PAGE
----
Mel Brooks: The first movie I made for Fox was Young Frankenstein. It was supposed to be made for Columbia. And we almost had a deal. Mike Grosskopf Microscope was the producer and he was doing a wonderful job. You got to interview him because you’ll he’ll tell you that the first thing I said to him when he came to W’s hotel to say, Jane thinks I should be the producer. And I slammed the door. I mean, we’re just left wondering what happened. Then I slowly opened it and I said, Mike, I don’t recognize you. I only remember you in a bathing suit. And it’s true. I remember Mike from Charlie Cash’s house in Ocean Beach and Fire Island. And he was one of the guys hanging around. And we were all singing until 4:00 in the morning and we were having a wonderful time. That’s right. And I remember Mike was an agent and now he’d become a producer. And I remembered he had done a wonderful Doug Trumbull thing called Silent Running. Wonderful. So I said, make sure you you’ll be the producer. So he he had made a deal already with Columbia, practically. I’m getting I’m right. I’m moving back now. And story. And we practically had to deal with Columbia. I want the two million to make the movie. I, I was pretty good at casting out what things would call you. And they were ready to pay one million, 750 to make this movie. I said, well, maybe I could do it, maybe I can. I said, I don’t wanna give it up. I had made two movies and I was starving. I had made the producers with Zero Mostel and Gene Wilder, which didn’t make a nickel pretty damn good movie. And then I had made the 12 chairs, which made me buy. I’m saying this casually, but it may be the best movie I’ve made. Twelve chairs, because it’s that wonderful, incredible mixture. Of history, heart and bizarre comedy. It’s really could be one of my best pictures ever. Anyway, the third movie coming up on the list. Was was the third movie actually was was a hit was Blazing Saddles and riding the crest of that wave. I thought I could probably get some more money to live as a writer director with Young Frankenstein. Gene Wilder’s idea, he was a part of Blazing Saddles. He was sitting down, he was writing something. And I said, What are you writing? And he told me. And I said, I like it. I like it. Young Frankenstein. I like it. So tell me. He wants nothing to do with his family because he thinks they’re all cooks, they’re all nuts that they get that they actually think that they could reanimate dead tissue. And so that’s why you’ve made the main character, Frankenstein. He wants nothing to do with the Frankenstein. I said it’s good. That good. That’s the basis of a really good movie. I actually gave him first credit. I never give anybody first credit for writing. That’s the one thing I do well. I’m a I’m a I’m a writer. I’m also a fairly good director, never recognized by anybody, including the DGA, for being a director. But again, I’m coming out this in this fall issue whenever you’re going to see it on the cover of the DGA. So finally, after a dozen movies and saying finally learning to say action before, because I used to say God and they say, wait a minute, we haven’t done anything, that’s our action. And then cut up. So I finally became a director. Anyway, getting back to Young Frankenstein, I loved the movie. We made this deal with Colombia on a handshake and they were gonna give us one million, 750000 to shoot it. And the guys are gonna be all very nice. But as I was leaving, I said, oh, I just popped my head into the meeting room again and said, oh, by the way, I don’t know if we discussed this, but I’m going to make it in black and white as a tribute to James Whale Bones. Oh, come back. Deal breaker. Deal breaker. I know with sirens going off in the office, I said they said you can’t make it in black and white. Peru just got color. I said, wait a minute. I said, I’m gonna make it. I said satire means that everything is real except what you want to be funny. So if you make everything crazy, if you make Frankenstein and color already, it’s it’s it’s too silly. And you can’t get the very similitude news quality of James Whale’s Frankenstein. So I’ve got to do it in black and white. So they said, wait a minute, we got an idea. We’ll make it. We’ll make it with color stock. And then we’ll defuse the color. We can do that and it’ll be in black and white. I said no, because standing when you get to Peru, you got to color it again. I don’t want you to do that. So I’m not going to give you that opportunity to recolor it. And they said, well, we will get back to you tomorrow. And they did. And they said we simply can’t make it in black and white and we’ll make it. So meanwhile, that night, Mike Rascoff gets to Alan Ladd, Alan Ladd Jr., the son of Alan, the wonderful actor Alan Ladd, who is just taken over at the studio chiefdom of 20th Century Fox. And they since they were pals together and agents, he gives the script of Young Frankenstein to Larry. We’ll call him Larry. To Alan Ladd, Julian Reed and Alan Legen called Mike. This is the story. I hope it’s true at 3:00 in the morning and says, I love it. And it should be in black and white. And I want to do it. And he should have two million dollars to make it. So now Mike is praying that the answer from Columbia the next day is we can’t do it, you know, because we won’t give you that amount of money. And we certainly will not do it in black. So I we get our phone call. Mike gets a phone call from Stanley Schneider or somebody in Columbia who says we can’t we won’t do it. They come to us with another project. Oh, we certainly will. Whatever. And then gets Cherry Gizem hand on the phone and yelling and cheering. And we go down to Larry’s office and we plan to do Young Frankenstein and we get these incredible people like Peter Boyle on Martin Feldman. Genius. Madeline Kahn. Best actress, comedian. Singer that ever lived all these. We get all these wonderful Terry Ghar, a beauty and talented and. And then the craziest man of all, Cloris Leachman, who really glued the movie together with with half her intensity, her insanity. She really loved Victor Frankenstein. God knows what went on late at night in that laboratory between them. So anyway, we make Young Frankenstein for 30, in fact, in black and white. And it’s and it does well, it does very well that I come to Larry a few movies later and I say to him, I would I have an idea for a movie. And I say to him, it’s called Silent Movie. And he says, really a silent movie. I said, yes. Nobody talks if they speak, it’s on title cards and it can be very funny. And it’s a salute. Like we salute Jane. Oui, oui, oui. It was a tribute to James where when we did Young Frankenstein and this is a tribute to Charlie Chaplin and Buster Keaton, Harold Lloyd and to how, you know, I’ll do all the great, you know, the Keystone Cops, all the great, great, silent, silent movies. But it’ll be funny, just like Young Frankenstein was funny. I won’t do anything. That’s just a salute. It’ll be funny so that he said. So young Frankenstein, you take away color and now you’re coming to me and you said you want to make a movie, you want to take away sound. So he said he said this is happening what he said. So he said, would you be coming to me in a movie or two from now saying you just want to take away film. And you just want us. You just want to make ducks with your hand like this. Let’s say you say you want to make ducks, and that’ll be the movie. Many, many ducks will be the name of the movie. I said I will never make ducks. I promise you, this is the end of my bizarre fight against real film and it’ll just be like a silent movie. It’ll be the end. And now the movie won the Academy Award. Hazanavicius Michel. His name is Michel. Michel Hazanavicius won the Academy Award for the Best Picture. And he made a wonderful picture. And I never even. And he said it. We I have a luncheon thing on Friday and with Larry Alan Ladd Junior and Microsoft aforementioned microscope. These are all alumni from 20th Century Fox, from the Camelot period at Fox. When we went down to that, his office and he and he listened and usually said, make it greenlighted. Almost everything that Paul Mazursky was part of the Friday night, what would do? Mike would do or I. I would do. And so at Friday, we have Grosskopf if Paul Mazursky, who made some fabulous movies for 20th Century Fox and we also have. Dick Donner, Richard Donner, who made The Omen for Larry. And he’s just a wonderful film and Lethal Weapon, of course. And so it’s it’s it’s taken. And Larry and Jay Kanter, who was one of the greatest agents ever. And Jay is there, who is kind of a very important deciding person at Fox for us making films. Jay Kanter at one time as a as an agent handled. I’ll just give you two or three. Marlon Brando. Grace Kelly. Marilyn Monroe. I mean, that’s it. You’re not going to you’re not going to handle anybody bigger than that triumvirate. And anyway, the sweetest, most self-effacing, humble guy that ever lived. And and we all we all meet. Did I get him right like this, Larry? There’s Dick Donner. There’s Mazursky and there’s Jay Kanter. And that’s our Friday meeting. Well, we invited Hazanavicius Hazanavicius, who’s the guy who did the artist. The French guy who did The Artist. And we. He was very happy and very pleased to be part of the team. He knows his movie history. And he said to me, Without you I have no artist. Without you making a silent movie first, without you making I mean, black, black and white young Frankenstein because his the artist was in black and white. And it was, you know, but I didn’t tell him that you actually stole a plot that I did when I wrote for Sid Caesar. We did a sketch in which silent movies were being made. And Sid Caesar was a great big silent movie star. He was like the chick. And he made love to you. He was wonderful. And then somebody interrupted the scene and Carl Reiner said, we’re in the middle of shooting up to do it. And the guy said, Sound, sound is come to Hollywood. Look, all movies will be made in sound. And Carl said, this is we’re going to remake this movie and we’re gonna make it in sound. And citizens said, oh, this is wonderful. But for the first time, we’re going to talk, talk, talk, talk, talk. And it was it was historical.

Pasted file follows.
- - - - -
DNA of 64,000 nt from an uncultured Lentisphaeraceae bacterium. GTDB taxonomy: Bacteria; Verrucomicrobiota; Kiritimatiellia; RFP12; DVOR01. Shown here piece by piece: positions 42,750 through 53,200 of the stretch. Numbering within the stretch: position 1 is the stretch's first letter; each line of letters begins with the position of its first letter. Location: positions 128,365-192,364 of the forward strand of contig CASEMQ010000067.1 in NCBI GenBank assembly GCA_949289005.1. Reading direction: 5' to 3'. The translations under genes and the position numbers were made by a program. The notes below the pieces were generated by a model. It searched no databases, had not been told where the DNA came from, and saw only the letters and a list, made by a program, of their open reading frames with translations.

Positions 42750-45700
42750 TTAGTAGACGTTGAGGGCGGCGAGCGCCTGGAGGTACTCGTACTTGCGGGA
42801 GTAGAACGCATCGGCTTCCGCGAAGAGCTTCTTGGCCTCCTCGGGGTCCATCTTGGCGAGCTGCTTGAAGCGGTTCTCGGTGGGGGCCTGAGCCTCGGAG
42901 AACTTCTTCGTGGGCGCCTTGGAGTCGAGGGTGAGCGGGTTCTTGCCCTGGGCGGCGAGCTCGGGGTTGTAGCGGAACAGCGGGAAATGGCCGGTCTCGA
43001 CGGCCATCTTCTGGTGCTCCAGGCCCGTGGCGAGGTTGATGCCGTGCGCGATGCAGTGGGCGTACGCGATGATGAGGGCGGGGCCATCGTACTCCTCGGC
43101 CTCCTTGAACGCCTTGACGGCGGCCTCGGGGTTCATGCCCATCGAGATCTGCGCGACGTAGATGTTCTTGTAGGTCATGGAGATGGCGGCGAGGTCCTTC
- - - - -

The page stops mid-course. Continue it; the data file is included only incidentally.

Mel Brooks
Interview Description:
Selections from the documentary's second interview with comedy legend Mel Brooks.
Robert Trachtenberg
Interview Date:
American Archive of Public Broadcasting GUID:
"Mel Brooks , Mel Brooks: Make a Noise" American Masters Digital Archive (WNET). July 11, 2012 ,
(1 , 1). Mel Brooks , Mel Brooks: Make a Noise [Video]. American Masters Digital Archive (WNET).
"Mel Brooks , Mel Brooks: Make a Noise" American Masters Digital Archive (WNET). July 11, 2012 . Accessed March 23, 2023